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with Arbuthnot and Gay, had engrossed all the understanding and virtue of mankind; that their merits filled the world; or that there was no hope of more. They shew the age involved in darkness, and shade the picture with sullen emulation.
When the queen's death drove him into Ireland, he might be allowed to regret for a time the interception of his views, the extinction of his hopes, and his ejection from gay scenes, important employment, and splendid friendships; but when time had enabled reason to prevail over vexation, the complaints which at first were natural, became ridiculous because they were useless. But querulousness was now grown habitual, and he cried out when he probably had ceased to feel. His reiterated wailings persuaded Bolingbroke that he was really willing to quit his deanery for an English parish; and Bolingbroke procured an exchange, which was rejected; and Swift still retained the pleasure of complaining.
The greatest difficulty that occurs, in analysing his character, is to discover by what depravity of intellect he took delight in revolving ideas, from which almost every other mind shrinks with disgust. The ideas of pleasure, even when criminal, may solicit the imagination; but what has disease, deformity, and filth, upon which the thoughts can be allured to dwell? Delany is willing to think that Swift's mind was not much tainted with this gross corruption before his long visit to Pope. He does not consider how he degrades his hero, by making him at fifty-nine the pupil of turpitude, and liable to the malignant influence of an ascendant
mind. But the truth is that Gulliver had described his Yahoos before the visit; and he that had formed those images had nothing filthy to learn.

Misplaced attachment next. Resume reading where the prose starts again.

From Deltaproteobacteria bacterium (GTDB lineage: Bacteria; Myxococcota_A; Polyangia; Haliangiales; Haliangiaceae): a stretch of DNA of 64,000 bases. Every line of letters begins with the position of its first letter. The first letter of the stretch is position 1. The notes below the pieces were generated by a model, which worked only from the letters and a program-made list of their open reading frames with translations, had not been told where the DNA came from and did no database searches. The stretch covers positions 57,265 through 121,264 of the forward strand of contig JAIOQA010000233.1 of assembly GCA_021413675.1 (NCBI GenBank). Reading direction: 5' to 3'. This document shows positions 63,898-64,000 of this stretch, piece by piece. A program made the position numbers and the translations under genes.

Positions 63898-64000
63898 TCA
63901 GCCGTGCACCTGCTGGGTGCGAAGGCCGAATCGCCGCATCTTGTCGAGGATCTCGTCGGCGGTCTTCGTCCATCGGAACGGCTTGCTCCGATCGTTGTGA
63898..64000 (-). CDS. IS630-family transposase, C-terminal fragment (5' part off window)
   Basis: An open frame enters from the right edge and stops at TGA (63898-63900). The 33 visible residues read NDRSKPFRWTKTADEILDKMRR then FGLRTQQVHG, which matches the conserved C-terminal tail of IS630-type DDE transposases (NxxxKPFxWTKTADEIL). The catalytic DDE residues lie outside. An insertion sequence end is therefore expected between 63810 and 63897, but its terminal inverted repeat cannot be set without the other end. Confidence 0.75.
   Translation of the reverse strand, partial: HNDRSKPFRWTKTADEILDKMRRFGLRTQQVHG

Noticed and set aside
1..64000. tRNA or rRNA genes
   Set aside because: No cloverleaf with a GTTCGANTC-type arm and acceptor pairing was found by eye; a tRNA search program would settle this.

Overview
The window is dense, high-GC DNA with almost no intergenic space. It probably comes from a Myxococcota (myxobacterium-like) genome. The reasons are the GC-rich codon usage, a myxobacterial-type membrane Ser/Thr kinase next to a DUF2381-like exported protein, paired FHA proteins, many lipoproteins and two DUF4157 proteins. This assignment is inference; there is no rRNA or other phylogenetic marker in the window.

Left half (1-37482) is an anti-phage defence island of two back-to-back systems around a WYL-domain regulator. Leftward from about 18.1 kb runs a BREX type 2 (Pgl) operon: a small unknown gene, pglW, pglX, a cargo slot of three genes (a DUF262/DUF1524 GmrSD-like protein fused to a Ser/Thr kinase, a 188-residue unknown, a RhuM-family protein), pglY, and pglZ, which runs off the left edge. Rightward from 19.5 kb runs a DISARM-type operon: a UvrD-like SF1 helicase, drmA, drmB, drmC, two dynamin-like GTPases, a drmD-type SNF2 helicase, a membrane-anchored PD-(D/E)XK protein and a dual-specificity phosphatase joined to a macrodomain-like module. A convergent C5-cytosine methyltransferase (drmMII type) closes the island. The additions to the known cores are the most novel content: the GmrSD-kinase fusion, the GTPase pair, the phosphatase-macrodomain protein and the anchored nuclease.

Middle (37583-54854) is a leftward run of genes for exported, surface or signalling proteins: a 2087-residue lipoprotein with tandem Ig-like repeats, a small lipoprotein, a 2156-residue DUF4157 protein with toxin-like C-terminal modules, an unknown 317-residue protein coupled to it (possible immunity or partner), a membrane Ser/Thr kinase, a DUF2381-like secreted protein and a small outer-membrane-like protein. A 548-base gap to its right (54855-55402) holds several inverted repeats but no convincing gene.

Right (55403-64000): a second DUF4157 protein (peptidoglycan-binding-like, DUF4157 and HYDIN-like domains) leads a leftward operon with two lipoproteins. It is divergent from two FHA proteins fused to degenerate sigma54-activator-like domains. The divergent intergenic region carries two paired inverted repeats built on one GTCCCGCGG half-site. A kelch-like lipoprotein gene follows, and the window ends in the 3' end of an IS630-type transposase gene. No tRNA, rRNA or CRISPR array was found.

I have here given the character of Swift as he exhibits himself to my perception; but now let another be heard who knew him better. Dr. Delany, after long acquaintance, describes him to Lord Orrery in these terms:
"My Lord, when you consider Swift's singular, peculiar, and most variegated vein of wit, always "intended rightly, although not always so rightly "directed; delightful in many instances, and salu"tary even where it is most, offensive: when you "consider his strict truth, his fortitude in resisting "oppression and arbitrary power; his fidelity in
friendship; his sincere love and zeal for religion; "his uprightness in making right resolutions, and "his steadiness in adhering to them; his care of his "church, its choir, its œconomy, and its income; "his attention to all those that preached in his ca
thedral, in order to their amendment in pronun"ciation and style; as also his remarkable atten"tion to the interest of his successors, preferably "to his own present emoluments; his invincible "patriotism, even to a country which he did not "love; his very various, well-devised, well-judged, " and extensive charities, throughout his life; and "his whole fortune (to say nothing of his wife's) "conveyed to the same Christian purposes at his "death; charities, from which he could enjoy no "honour, advantage, or satisfaction of any kind in "this world; when you consider his ironical and "humorous, as well as his serious schemes, for the